The coronavirus, a disease that only a few days ago we saw as something distant and that affected other people, has hit us hard and is here, it seems, to stay. For any company, regardless of its size and activity, trying to plan around the new virus is a real challenge even for those with the best crisis plans. We are facing a dynamic situation that is changing at times. And although the main objective now is to reduce the spread of the virus and protect the health of people, especially the most vulnerable, there are a number of economic effects that must also be taken into account.
At present, one of the main audiences that companies have to address are their employees, and at this point coordination between the communication teams, the human resources department and the IT area is essential. If employees feel that they are being informed and reassured, they will be able to understand the role they have to play in this situation and it will be easier for them to act appropriately.
Before you start communicating, it is a good idea to take time to think about all the possible questions that the different professionals in the organization may have. Given the unstable situation, the questions may also change, but many of them can be anticipated. Having an argument prepared in advance will make the task of dealing with communications much easier and will favour speed, also helping to maintain a climate of peace. This argument can even be made public and made available to anyone who wants to consult it. In addition, it can be completed with other practical information, such as, for example, those related to hand washing, symptoms, how to live with an infected person or what to do if you think you have been infected with the coronavirus. All this content can be collected on the corporate website, on the intranet or even shared on different social networks or sent via Whatsapp. Tools such as video or computer graphics, as well as other common documents and media, can help in this regard. What kind of questions should be part of the Q&A? What happens if a case is confirmed and the affected employee has been in the workplace? What should a person who feels unwell in the workplace do? What should a person who has recently traveled to a risk area do? Should they continue to travel for work? Are there any restrictions on employee travel?What happens if an employee decides to self-isolate? What is the company’s policy on organizing and/or attending industry events? What happens to those who cannot come to the workplace because their children’s schools have closed? What happens if an employee is on medical leave? Is there special treatment for those with weak immune systems? Is there a possibility that they cannot come to the workplace temporarily? Where can I get up-to-date information?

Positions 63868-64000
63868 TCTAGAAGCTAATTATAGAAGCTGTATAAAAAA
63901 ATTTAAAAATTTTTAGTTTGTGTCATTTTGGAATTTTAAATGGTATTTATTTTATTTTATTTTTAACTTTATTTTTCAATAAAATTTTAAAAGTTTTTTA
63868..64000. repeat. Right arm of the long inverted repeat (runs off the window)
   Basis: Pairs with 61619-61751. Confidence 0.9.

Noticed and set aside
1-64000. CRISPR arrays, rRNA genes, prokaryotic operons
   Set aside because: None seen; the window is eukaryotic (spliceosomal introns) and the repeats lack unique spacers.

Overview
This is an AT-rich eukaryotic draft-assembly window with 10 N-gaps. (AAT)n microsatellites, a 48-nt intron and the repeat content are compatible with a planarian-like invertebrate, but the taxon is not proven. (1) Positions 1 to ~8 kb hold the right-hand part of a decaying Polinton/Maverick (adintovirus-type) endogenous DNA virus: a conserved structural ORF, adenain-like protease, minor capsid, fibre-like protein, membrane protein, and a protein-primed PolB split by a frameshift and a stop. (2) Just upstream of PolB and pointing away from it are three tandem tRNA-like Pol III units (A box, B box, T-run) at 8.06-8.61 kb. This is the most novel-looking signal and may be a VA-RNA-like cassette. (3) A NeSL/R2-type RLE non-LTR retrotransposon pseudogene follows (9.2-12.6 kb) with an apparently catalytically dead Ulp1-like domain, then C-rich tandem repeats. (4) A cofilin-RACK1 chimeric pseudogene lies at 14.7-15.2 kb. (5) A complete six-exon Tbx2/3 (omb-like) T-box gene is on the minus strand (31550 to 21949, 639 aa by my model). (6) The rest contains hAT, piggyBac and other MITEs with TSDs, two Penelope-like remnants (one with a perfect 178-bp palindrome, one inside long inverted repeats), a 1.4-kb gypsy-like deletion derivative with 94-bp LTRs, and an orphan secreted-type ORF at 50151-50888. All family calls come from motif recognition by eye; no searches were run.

In each case it is necessary to analyse which channels are the most effective or preferred by employees because the one or those selected must become the company’s official source of information to respond to the coronavirus: whether it is e-mail, intranet or a shared document on a server, employees must know where to go to find correct and updated information quickly and effectively. This communication clearly contributes to staff peace of mind, as it not only informs them almost in real time, but also provides them with continuous guidance and guides them through the next steps.
As for the pace of updates, a daily update is recommended and should be completed, whenever necessary, with additional information shared in real time. In short, it should be frequent, consistent and clear communication. Consistency is also recommended. In other words, if we commit ourselves to daily communication, it must be done with respect to this frequency. If there are no major developments, one can always resort to remembering the good advice that is being given to the population from international bodies such as the WHO or, in the case of Spain, from the Ministry of Health.
As far as travel and events are concerned, both are being affected by limitations and cancellations and, in that sense, policies will differ from one company to another, but in any case we are facing a magnificent opportunity to try new ways of working, to change our habits and to test the IT department and digital alternatives, maximizing the use of available technologies. We must communicate quickly, clearly and always responsibly, minimizing the negative impact of an unprecedented health emergency.
Valvanuz Serna Ruiz
Managing Partner at Proa Comunicación